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Customer Comments

I received my new SVR 90 T a month and a half ago and experienced the
cloudiest april in illinois history. One brief moment of clear skies. finally,
last night got out and my wife and I caught our first ever view of saturn
through a telescope. I almost couldn't sleep. we used a TV 3-6 zoom and the view
was unreal. I had to stop and wonder if I was really seeing that. We were on our
back deck in chicago!!!! with a lampost in front of us. can't wait to getin the
dark.

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Well, my new SVR90T arrived last week and I was like a kid on Christmas morning,
only I was a little more careful opening the package. The scope is impressive
to look at and it was packed very well. Thanks Vic for your help with the
order. My wife still can't beleive that any joe schmo can call Stellarvue and
talk to the boss himself.

We finally got a couple of clear nights here just north of Philly and as luck
would have it, my little brother got home from Afghanistan in time to experience
first light through this wonderful scope with me. The first thing I noticed was
how clear everything looked. It was as if there was no glass in the optical
path at all. We took in M42 of course which looked amazing as one would expect.

The real test comes with the planets and I put a 5mm Nagler in to the 2 inch
diagonal and turned my focus to Mars. Seeing was pretty good for Philly and a
burnt orange ball burned brightly in the eyepiece. I upped the magnification to
180x with a 3mm Nagler and could just make out the bright north polar cap. Next
we took a peek at Saturn and my brother was like "Whoa, that's cool. You can
see the rings". Of course I had to inform him that Saturn was the planet that
got me hooked too.

All in all it was a great couple of hours I got to spend sharing the wonders of
the night sky with my little brother. He's planning on taking a skymap with him
on his next trip to the other side of the world and using one of his units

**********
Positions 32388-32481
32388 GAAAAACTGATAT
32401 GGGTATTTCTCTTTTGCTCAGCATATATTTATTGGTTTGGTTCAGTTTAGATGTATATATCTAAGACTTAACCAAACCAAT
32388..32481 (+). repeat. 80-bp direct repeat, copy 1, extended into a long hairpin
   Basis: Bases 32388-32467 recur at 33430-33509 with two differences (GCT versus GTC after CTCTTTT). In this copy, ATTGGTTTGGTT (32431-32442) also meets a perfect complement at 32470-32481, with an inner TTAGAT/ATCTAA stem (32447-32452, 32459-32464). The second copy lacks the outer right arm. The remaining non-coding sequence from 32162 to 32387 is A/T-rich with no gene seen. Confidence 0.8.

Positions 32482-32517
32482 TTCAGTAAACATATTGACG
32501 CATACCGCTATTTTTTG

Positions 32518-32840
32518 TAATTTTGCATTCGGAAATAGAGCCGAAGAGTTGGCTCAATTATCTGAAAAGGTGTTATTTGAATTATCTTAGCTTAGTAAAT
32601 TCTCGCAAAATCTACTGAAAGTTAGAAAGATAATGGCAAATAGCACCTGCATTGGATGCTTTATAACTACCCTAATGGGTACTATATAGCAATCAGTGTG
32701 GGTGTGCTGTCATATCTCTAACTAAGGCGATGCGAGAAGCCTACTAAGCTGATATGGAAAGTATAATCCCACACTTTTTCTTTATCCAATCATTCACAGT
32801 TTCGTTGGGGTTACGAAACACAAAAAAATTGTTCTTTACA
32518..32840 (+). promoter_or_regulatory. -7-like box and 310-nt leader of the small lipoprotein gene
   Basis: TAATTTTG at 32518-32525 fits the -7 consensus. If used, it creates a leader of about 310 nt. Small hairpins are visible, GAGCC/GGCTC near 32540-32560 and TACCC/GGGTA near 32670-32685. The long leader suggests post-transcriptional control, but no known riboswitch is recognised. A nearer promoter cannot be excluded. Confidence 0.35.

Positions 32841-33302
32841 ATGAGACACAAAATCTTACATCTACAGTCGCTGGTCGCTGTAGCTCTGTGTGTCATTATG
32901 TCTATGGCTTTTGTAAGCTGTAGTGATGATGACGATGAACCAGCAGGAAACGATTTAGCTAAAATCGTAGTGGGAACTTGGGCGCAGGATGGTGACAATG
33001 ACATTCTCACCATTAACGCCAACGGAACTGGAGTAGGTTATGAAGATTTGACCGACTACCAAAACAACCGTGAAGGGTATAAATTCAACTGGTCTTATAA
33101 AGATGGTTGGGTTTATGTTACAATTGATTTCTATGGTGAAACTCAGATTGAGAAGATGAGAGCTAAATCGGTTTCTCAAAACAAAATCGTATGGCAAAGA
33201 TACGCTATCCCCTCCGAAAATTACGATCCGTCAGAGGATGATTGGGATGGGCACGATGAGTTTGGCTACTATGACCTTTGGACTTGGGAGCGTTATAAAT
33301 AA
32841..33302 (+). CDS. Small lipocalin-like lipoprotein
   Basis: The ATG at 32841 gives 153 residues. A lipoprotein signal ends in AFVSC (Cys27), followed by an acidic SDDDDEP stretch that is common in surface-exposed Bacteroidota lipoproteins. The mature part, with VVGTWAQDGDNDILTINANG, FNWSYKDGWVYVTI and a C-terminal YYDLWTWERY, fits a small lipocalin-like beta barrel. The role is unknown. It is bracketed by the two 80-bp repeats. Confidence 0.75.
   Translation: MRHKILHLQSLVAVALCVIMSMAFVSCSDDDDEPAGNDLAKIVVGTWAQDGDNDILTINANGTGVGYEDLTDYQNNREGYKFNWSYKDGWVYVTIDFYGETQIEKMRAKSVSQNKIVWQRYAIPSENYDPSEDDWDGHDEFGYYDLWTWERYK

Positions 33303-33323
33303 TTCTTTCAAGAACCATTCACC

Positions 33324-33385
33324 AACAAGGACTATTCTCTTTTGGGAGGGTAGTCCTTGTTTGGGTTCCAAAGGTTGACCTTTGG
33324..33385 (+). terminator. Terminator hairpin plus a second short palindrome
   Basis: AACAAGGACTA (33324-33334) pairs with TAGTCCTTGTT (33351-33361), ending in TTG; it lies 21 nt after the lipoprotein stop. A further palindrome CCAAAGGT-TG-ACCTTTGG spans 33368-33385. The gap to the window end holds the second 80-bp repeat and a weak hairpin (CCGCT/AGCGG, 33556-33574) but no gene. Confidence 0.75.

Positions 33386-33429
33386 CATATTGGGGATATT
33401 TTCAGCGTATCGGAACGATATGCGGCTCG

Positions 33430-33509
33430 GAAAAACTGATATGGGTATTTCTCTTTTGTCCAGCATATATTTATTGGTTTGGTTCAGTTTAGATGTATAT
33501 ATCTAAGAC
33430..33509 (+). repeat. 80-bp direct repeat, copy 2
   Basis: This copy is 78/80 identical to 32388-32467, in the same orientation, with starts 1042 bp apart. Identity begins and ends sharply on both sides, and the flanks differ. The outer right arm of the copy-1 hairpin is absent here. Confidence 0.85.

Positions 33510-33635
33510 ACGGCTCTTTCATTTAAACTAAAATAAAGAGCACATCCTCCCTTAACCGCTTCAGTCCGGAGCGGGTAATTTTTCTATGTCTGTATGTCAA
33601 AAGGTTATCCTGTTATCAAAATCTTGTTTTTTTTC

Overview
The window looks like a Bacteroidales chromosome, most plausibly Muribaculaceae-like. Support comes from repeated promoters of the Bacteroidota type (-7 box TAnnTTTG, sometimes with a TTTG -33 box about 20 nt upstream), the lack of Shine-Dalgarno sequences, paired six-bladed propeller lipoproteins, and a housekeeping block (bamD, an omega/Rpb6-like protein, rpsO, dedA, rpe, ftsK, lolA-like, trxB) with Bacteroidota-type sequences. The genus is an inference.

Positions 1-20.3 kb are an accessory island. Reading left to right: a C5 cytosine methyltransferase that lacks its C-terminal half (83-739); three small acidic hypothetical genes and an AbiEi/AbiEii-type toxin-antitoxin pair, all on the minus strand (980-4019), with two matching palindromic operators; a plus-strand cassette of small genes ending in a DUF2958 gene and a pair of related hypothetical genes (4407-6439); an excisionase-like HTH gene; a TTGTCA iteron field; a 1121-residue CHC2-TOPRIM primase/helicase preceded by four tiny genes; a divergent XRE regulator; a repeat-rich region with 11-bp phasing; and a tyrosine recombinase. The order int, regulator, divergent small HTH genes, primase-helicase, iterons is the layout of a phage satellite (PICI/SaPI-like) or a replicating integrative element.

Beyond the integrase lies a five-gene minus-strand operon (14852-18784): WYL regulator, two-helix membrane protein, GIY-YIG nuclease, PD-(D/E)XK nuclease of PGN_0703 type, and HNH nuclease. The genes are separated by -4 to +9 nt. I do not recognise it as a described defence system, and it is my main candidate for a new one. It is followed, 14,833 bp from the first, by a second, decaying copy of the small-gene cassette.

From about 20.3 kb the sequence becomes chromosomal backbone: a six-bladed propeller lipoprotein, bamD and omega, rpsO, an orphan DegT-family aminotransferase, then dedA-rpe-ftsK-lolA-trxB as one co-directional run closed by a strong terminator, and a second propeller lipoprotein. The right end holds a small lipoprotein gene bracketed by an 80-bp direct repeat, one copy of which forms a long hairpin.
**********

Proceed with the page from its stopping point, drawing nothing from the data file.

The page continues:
spotting scopes to check things out. Has he been bitten by the Astronomy bug? I
think so. Will he jump into the Stellarvue pool with the rest of us? Most
likely in 4 years when he retires or earlier if I can convince him that it would
be easy to store a SV70 or SV80 in with his medical gear.

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Utterly amazing! My  new SV90T gave me a beautiful view of the sky. I was a little unsure of the  price, but it was worthwhile. I was particularly please to view some of my  favorite Messier objects at the best I've ever seen them. The contrast on the  Double Cluster was great, could pratically count each star.

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 Its a VERY good scope for the money. Yes,
you can ALWAYS spend more in this hobby but the best scope for someone
is one that gives them the most amount of pleasure for the amount of
money that they're willing to spend. For the price, I
can't think of too many other scopes that will provide such quality
views, good build, and Stellarvue support.

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On  the rare nights when it is
> clear (such as last night) the views are stunning - WOW every time!
> For me, Lyra and Cygnus are currently good targets and last night
> was a treat splitting the Double Double in my Vixen 8mm and cruising
> the Milky Way with my Baader Hyperion 17mm. Highlight of the night
> at 2330 Local (2030UTC) was witnessing a pin sharp Gannymede shadow
> transit of Jupiter with the remaining moons strung out like the
> proverbial ducks in a row. Earlier views of the Moon truly revealed
> no unwanted colour even at high power.

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I  first have to point out that the conditions were far from
 ideal. We had a lot of light pollution from nearby businesses and
 the light from nearby cities. There was also clouds and
haze that persisted thru most of the observing session. The moon
quickly moved lower and got behind some trees so we really didn't
spend much time on that. We viewed Saturn, the double-double,
M13, M92, M3, M4, M57 and M27. For the conditions, the viewing was excellent.  M13 looked clear and bright. The haze barely affected the images, because of the  good optics, I think. Overall, the night was not wasted,it was far from a waste  of optics and time.

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